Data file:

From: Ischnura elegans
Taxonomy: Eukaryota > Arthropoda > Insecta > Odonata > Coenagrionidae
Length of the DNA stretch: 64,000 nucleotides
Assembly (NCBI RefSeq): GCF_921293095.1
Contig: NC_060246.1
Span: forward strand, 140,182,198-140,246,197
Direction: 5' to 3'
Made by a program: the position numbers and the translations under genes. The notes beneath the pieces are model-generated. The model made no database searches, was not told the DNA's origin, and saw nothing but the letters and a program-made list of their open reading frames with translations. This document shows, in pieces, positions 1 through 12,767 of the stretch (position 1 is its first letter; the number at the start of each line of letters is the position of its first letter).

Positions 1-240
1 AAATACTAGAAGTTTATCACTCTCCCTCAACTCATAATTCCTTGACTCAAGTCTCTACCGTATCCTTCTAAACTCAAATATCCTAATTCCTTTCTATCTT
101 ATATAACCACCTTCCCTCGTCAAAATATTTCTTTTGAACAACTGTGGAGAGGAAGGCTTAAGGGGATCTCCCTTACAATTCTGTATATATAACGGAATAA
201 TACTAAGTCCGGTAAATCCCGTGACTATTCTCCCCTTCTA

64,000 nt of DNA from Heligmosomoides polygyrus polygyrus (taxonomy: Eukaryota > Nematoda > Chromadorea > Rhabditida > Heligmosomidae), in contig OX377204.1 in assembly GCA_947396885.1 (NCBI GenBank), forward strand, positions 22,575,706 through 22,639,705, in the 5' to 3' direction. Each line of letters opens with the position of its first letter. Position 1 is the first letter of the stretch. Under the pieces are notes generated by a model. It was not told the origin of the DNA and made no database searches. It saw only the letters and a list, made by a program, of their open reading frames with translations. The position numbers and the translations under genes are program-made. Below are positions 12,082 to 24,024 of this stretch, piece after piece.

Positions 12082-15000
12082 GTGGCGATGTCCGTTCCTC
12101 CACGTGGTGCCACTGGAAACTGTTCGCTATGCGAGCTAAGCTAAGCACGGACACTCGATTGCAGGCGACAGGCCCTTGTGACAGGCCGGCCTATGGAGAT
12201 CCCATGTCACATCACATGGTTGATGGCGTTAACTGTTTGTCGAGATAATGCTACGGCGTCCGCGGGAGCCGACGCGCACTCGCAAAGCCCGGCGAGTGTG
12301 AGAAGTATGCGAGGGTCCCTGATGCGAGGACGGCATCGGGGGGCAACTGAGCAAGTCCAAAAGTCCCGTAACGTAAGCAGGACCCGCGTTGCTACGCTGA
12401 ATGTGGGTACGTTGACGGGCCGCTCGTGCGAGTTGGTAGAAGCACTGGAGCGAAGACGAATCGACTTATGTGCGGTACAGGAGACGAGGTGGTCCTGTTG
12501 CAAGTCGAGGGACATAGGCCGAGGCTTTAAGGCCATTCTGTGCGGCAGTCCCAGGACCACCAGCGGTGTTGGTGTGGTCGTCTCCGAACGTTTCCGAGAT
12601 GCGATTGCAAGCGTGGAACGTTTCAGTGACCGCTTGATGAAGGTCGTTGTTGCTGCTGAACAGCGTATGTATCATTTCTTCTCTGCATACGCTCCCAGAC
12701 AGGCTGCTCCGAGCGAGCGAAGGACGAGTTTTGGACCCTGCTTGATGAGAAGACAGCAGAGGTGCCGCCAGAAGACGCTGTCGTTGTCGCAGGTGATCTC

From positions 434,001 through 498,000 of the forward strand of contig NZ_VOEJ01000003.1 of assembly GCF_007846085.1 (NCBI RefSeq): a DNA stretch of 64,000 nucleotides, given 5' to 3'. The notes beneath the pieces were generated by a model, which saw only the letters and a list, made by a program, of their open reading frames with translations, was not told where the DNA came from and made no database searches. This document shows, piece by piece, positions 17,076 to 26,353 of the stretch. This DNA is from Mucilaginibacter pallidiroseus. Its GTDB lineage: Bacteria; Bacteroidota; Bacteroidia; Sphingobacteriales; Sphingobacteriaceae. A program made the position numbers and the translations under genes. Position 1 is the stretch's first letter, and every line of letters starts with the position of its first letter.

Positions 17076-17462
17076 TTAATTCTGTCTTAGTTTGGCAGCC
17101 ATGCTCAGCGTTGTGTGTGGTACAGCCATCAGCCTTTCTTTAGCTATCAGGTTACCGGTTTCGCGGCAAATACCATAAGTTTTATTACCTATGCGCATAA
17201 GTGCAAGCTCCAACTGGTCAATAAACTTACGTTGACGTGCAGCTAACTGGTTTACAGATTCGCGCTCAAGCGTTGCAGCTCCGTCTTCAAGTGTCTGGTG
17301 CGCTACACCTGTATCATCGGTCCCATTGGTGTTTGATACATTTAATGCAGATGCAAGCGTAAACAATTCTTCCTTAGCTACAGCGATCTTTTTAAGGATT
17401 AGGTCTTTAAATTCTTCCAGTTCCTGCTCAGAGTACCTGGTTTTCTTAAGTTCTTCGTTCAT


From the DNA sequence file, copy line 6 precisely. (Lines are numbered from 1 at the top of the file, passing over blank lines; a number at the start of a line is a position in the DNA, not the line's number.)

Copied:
Span: forward strand, 140,182,198-140,246,197